The BMW Group will supply 240,000 clean-diesel engines to Carbon Motors Corp. for the E7 patrol car under a partnership announced Monday in Washington D.C.

The 3.0-liter, 6-cylinder engines will arrive with cooling and exhaust gas systems and automatic transmissions, according to the two companies who made the joint announcement outside of the 2010 Government and Security/U.S. Law Conference and Exposition.

"America's largest, and most visible fleets of government-owned vehicles, now in excess of 450,000 units, deserve the most durable, efficient and reliable powertrain available," said William Li, Carbon Motors' chairman and chief executive officer, in a statement. "The strength of BMW as a partner will allow us to provide our women and men in uniform with a diesel engine capable of the performance they desire along with the significant reduction in fuel consumption and emissions that U.S. taxpayers need."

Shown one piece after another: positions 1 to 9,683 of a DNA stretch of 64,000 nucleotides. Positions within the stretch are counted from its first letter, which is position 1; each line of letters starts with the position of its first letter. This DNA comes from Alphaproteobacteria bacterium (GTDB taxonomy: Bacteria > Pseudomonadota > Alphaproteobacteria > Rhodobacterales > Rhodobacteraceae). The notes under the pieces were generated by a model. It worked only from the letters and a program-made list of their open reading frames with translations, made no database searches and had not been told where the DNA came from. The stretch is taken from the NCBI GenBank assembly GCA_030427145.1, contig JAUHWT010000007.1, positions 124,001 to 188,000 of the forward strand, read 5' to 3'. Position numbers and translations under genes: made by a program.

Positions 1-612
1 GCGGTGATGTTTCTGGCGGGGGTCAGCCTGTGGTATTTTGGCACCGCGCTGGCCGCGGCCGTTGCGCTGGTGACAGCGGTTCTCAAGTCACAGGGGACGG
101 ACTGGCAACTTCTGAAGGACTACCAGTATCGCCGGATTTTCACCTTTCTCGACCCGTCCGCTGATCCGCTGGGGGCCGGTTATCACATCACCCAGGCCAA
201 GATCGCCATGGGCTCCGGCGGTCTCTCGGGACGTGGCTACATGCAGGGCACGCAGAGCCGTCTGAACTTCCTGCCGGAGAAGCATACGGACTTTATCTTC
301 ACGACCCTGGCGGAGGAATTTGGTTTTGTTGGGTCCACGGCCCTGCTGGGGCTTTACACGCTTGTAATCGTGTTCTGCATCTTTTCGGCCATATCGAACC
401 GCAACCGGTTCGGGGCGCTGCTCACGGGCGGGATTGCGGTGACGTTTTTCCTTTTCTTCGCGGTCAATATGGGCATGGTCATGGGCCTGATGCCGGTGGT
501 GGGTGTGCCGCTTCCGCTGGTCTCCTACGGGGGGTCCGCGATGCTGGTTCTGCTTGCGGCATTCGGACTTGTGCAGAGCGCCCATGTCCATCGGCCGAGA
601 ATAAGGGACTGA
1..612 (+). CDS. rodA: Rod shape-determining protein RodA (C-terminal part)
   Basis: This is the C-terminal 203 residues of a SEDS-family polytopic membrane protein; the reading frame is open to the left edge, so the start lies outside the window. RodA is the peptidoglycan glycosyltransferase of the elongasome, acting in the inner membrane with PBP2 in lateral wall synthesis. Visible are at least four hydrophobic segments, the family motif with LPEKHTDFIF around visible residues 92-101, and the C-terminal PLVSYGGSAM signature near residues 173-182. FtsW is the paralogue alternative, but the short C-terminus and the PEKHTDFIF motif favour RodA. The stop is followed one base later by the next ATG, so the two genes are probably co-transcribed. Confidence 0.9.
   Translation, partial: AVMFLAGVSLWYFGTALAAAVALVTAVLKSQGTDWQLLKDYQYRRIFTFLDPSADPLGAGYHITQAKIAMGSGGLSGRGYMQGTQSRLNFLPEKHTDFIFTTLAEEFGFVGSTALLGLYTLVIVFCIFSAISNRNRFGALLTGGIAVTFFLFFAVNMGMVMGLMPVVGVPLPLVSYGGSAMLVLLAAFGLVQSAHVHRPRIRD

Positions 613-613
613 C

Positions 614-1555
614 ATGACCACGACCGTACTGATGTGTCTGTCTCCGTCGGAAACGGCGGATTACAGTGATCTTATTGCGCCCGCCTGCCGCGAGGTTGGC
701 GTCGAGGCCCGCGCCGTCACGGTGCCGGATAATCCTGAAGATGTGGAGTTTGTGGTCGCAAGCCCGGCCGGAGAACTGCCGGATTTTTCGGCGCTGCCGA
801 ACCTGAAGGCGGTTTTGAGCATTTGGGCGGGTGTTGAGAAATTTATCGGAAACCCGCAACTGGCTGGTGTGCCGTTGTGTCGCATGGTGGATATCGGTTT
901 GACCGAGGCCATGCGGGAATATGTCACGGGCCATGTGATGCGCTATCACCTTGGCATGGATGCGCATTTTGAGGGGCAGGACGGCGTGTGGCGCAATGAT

It is estimated that U.S. law enforcement fleets consume an estimated 1.5 billion gallons of gasoline and emit an estimated 14 million tons of carbon dioxide annually. The E7 is expected to reduce carbon-dioxide output by 40% using clean-diesel technology, according to Carbon Motors.

While there are several E7 prototypes with functional BMW engines, the agreement is largely contingent on Carbon Motors securing a $310 million loan from the Energy Department.

"We are delighted to support Carbon Motors Corp. with our engine expertise," said Ian Robertson, member of the Board of Management of BMW AG. "Today's agreement with Carbon Motors marks an important milestone in BMW's 35-year commitment to the U.S. market."

Senator Richard Lugar (R-IN) and Indiana's Secretary of Commerce E. Mitchell Roob, Jr. also attended the announcement. The company hopes to begin manufacturing the cars at a facility in Connorsville, Ind., in 2012. The facility would employ 1,550 workers.

"Carbon Motors has exhibited relentless and unwavering determination in its efforts to put Hoosiers back to work," Lugar said. "Today's announcement brings us one step closer to proving that America is back and is turning Indiana into the Silicon Valley of the auto industry."